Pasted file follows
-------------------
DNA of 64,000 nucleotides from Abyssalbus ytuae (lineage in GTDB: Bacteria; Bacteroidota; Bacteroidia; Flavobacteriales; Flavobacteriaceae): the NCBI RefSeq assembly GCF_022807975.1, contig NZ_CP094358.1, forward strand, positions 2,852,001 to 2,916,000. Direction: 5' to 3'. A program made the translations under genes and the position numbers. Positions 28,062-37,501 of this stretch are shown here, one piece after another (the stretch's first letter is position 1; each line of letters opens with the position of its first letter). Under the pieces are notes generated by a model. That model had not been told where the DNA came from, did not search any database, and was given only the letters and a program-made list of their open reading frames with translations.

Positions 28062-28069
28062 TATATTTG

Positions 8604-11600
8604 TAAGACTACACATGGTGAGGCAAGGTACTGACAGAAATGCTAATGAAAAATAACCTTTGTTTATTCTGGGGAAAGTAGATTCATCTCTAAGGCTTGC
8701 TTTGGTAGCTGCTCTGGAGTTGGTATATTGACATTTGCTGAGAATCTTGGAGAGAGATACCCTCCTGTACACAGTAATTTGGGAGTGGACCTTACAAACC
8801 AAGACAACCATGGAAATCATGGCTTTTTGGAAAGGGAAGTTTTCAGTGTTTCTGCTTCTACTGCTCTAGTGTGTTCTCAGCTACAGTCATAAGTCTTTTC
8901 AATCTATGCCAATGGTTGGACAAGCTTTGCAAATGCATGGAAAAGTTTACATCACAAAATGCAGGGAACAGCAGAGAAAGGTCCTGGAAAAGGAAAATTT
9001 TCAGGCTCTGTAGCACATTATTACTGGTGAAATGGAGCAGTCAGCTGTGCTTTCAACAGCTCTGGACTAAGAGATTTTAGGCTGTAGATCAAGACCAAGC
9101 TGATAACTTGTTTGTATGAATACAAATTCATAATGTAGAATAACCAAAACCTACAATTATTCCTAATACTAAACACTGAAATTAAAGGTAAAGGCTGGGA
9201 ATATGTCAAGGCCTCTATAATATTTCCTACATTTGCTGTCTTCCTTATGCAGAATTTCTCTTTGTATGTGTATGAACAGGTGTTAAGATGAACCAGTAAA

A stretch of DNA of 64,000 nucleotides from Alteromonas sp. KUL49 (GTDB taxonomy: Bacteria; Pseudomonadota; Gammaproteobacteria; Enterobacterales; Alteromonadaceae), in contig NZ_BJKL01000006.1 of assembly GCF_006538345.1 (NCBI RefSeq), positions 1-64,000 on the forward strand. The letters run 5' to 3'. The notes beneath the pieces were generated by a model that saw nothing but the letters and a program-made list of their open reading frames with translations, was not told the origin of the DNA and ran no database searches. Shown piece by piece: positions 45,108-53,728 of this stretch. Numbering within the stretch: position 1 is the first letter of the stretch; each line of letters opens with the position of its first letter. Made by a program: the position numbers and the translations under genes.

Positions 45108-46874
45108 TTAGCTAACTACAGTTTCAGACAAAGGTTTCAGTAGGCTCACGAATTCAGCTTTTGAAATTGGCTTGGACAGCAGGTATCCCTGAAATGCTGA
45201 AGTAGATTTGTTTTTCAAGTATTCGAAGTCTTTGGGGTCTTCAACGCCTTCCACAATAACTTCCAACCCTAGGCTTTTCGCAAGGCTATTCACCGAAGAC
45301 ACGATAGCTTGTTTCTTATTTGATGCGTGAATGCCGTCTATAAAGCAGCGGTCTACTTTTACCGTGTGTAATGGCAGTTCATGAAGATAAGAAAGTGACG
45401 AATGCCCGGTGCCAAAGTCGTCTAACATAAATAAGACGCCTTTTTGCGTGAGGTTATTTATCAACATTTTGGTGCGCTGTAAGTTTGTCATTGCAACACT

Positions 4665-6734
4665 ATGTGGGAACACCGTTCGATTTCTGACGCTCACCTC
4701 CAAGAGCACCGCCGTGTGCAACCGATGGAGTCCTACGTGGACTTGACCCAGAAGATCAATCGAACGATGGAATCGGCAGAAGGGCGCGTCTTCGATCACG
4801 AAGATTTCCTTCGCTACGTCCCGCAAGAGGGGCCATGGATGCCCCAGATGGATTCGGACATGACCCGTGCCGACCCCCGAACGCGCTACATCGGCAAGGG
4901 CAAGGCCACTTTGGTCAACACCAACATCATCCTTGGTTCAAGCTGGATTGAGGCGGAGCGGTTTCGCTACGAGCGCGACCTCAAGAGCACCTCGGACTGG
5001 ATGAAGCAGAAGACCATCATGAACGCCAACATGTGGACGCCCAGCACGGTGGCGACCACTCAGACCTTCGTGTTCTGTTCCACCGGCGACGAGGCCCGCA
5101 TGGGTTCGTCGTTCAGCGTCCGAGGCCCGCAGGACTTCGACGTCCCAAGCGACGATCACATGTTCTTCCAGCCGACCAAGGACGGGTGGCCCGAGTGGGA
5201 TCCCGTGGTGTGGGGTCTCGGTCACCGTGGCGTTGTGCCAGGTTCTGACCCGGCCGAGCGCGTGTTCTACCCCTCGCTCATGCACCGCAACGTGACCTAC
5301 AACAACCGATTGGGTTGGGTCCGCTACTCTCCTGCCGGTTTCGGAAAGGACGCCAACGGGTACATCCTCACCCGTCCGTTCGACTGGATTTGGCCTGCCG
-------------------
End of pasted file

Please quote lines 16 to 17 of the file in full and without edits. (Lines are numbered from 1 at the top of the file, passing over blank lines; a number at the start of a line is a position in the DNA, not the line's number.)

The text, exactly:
45301 ACGATAGCTTGTTTCTTATTTGATGCGTGAATGCCGTCTATAAAGCAGCGGTCTACTTTTACCGTGTGTAATGGCAGTTCATGAAGATAAGAAAGTGACG
45401 AATGCCCGGTGCCAAAGTCGTCTAACATAAATAAGACGCCTTTTTGCGTGAGGTTATTTATCAACATTTTGGTGCGCTGTAAGTTTGTCATTGCAACACT